Expressing e as a upper limit in a integral is not the most computable way of going about it. But for me tying it to a simple geometry is much more meaningful then expressing it as an infinite series or any other more esoteric definitions. This integral is a large portion of the reason e shows up in nature as much as it does. 


#30
Mar3114, 07:07 PM

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I guess it depends which bits of nature you look at. You could argue that ##e^{iz} = \cos z + i \sin z## shows up just as much as the integral.
Personally I find the connection with ##\lim_{n \rightarrow \infty}(1 + \frac 1 n) ^n## the least motivational approach. But mathematicians are fairly agnostic about the "right way" to define things. Back in my day, if a math exam paper asked you to prove three results about X, it was perfectly acceptable to define X three different ways for the three proofs, without bothering to show that the definitions were equivalent! 


#31
Apr114, 04:34 AM

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#32
Apr114, 05:15 AM

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Wish I could remember where I read about the early origin of e, long before it was known.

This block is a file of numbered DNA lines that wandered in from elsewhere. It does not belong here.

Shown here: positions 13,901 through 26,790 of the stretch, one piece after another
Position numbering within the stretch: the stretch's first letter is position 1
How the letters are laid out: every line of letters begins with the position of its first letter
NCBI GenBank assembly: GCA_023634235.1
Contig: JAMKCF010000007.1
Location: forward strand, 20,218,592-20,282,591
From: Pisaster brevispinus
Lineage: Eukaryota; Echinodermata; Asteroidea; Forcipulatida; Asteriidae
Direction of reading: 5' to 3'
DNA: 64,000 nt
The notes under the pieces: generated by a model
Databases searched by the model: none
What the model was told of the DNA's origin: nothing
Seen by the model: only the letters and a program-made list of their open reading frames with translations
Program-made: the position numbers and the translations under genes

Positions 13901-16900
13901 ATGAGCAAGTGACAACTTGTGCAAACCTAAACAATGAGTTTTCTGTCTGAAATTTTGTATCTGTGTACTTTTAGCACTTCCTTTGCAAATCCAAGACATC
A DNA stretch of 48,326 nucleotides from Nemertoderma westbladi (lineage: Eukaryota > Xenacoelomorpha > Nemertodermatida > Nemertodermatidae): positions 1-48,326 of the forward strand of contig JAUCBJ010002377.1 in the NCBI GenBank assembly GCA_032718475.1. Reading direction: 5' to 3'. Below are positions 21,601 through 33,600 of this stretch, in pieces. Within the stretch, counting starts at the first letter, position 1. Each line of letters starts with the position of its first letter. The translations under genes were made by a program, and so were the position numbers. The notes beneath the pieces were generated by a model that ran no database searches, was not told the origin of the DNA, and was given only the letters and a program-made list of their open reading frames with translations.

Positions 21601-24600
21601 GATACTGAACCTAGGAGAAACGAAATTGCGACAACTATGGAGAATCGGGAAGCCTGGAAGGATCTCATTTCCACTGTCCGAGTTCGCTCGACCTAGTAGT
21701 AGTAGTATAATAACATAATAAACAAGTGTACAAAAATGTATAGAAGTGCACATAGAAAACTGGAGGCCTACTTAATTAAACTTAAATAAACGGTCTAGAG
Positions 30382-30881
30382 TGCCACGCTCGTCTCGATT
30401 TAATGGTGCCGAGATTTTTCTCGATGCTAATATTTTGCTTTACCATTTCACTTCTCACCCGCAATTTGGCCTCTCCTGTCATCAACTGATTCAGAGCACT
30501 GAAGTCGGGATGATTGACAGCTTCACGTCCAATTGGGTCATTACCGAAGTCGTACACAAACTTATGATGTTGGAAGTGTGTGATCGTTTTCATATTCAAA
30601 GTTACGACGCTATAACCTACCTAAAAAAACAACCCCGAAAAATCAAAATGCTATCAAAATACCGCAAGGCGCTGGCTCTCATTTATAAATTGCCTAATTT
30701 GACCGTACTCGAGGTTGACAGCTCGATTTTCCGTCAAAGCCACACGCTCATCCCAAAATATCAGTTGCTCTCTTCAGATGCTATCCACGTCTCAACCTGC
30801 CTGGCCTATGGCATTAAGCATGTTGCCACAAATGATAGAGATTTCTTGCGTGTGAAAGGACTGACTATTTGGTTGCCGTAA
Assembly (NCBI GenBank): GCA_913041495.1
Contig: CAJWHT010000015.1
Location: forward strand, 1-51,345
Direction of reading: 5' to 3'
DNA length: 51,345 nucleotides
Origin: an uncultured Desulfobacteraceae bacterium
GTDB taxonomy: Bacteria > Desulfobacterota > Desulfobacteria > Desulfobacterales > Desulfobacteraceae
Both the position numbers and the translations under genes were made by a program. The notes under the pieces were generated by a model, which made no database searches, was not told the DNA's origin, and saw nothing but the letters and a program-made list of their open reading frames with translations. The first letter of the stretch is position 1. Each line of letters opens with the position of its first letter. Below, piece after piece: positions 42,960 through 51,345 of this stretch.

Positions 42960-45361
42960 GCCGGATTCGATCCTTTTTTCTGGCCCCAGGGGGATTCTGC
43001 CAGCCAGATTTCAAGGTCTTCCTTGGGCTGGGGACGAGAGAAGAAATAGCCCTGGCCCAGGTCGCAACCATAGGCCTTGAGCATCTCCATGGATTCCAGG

What I read stated that farmers that grow seed crops need to put a certain amount of the seed crop aside to plant the next season... but a portion of that put aside will actually be accounting for the seed crop to be put aside for the season after that, and so on ad infinitum, converging to what would later be found as e. So staying above e was crucial to surviving... anyone ever hear about this? 


#33
Apr114, 03:26 PM

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How much will this grow after one year? It depends on how often the interest is paid. If paid annually, we will simply have ##C(1+r)##. More generally, if it is paid ##n## times per year, then we will have ##C(1+r/n)^n##, which is larger than ##C(1+r)## because we were able to earn interest on each interest payment in addition to our original sum. The best case would be if interest was paid continuously, in which case we get ##Ce^r##, where we have defined ##e = \lim_{n\rightarrow \infty}(1+1/n)^n##. Of course, we have to prove that this limit exists and perform the simple change of variables to evaluate ##\lim_{n\rightarrow \infty}(1+r/n)^n##. I certainly found this more motivating than any of the competing definitions. But I like money.